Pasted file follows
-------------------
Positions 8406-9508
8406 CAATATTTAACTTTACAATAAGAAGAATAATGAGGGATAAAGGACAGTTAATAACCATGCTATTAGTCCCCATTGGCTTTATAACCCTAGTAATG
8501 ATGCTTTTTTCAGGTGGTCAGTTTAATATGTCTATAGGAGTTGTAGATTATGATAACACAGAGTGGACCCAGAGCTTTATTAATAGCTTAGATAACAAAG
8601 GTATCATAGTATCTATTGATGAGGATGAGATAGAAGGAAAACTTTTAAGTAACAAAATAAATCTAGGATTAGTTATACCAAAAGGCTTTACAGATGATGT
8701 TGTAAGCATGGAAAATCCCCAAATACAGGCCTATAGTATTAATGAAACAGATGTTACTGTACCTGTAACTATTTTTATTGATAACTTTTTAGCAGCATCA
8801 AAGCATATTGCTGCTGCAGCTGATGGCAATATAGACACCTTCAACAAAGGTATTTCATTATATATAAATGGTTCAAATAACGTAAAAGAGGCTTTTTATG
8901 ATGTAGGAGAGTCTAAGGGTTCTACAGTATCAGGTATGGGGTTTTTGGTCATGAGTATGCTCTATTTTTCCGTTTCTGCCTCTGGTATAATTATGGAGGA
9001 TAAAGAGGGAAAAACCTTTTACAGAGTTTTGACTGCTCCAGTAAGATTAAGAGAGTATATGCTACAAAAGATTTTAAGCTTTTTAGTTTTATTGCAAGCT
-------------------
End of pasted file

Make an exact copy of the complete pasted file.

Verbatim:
Positions 8406-9508
8406 CAATATTTAACTTTACAATAAGAAGAATAATGAGGGATAAAGGACAGTTAATAACCATGCTATTAGTCCCCATTGGCTTTATAACCCTAGTAATG
8501 ATGCTTTTTTCAGGTGGTCAGTTTAATATGTCTATAGGAGTTGTAGATTATGATAACACAGAGTGGACCCAGAGCTTTATTAATAGCTTAGATAACAAAG
8601 GTATCATAGTATCTATTGATGAGGATGAGATAGAAGGAAAACTTTTAAGTAACAAAATAAATCTAGGATTAGTTATACCAAAAGGCTTTACAGATGATGT
8701 TGTAAGCATGGAAAATCCCCAAATACAGGCCTATAGTATTAATGAAACAGATGTTACTGTACCTGTAACTATTTTTATTGATAACTTTTTAGCAGCATCA
8801 AAGCATATTGCTGCTGCAGCTGATGGCAATATAGACACCTTCAACAAAGGTATTTCATTATATATAAATGGTTCAAATAACGTAAAAGAGGCTTTTTATG
8901 ATGTAGGAGAGTCTAAGGGTTCTACAGTATCAGGTATGGGGTTTTTGGTCATGAGTATGCTCTATTTTTCCGTTTCTGCCTCTGGTATAATTATGGAGGA
9001 TAAAGAGGGAAAAACCTTTTACAGAGTTTTGACTGCTCCAGTAAGATTAAGAGAGTATATGCTACAAAAGATTTTAAGCTTTTTAGTTTTATTGCAAGCT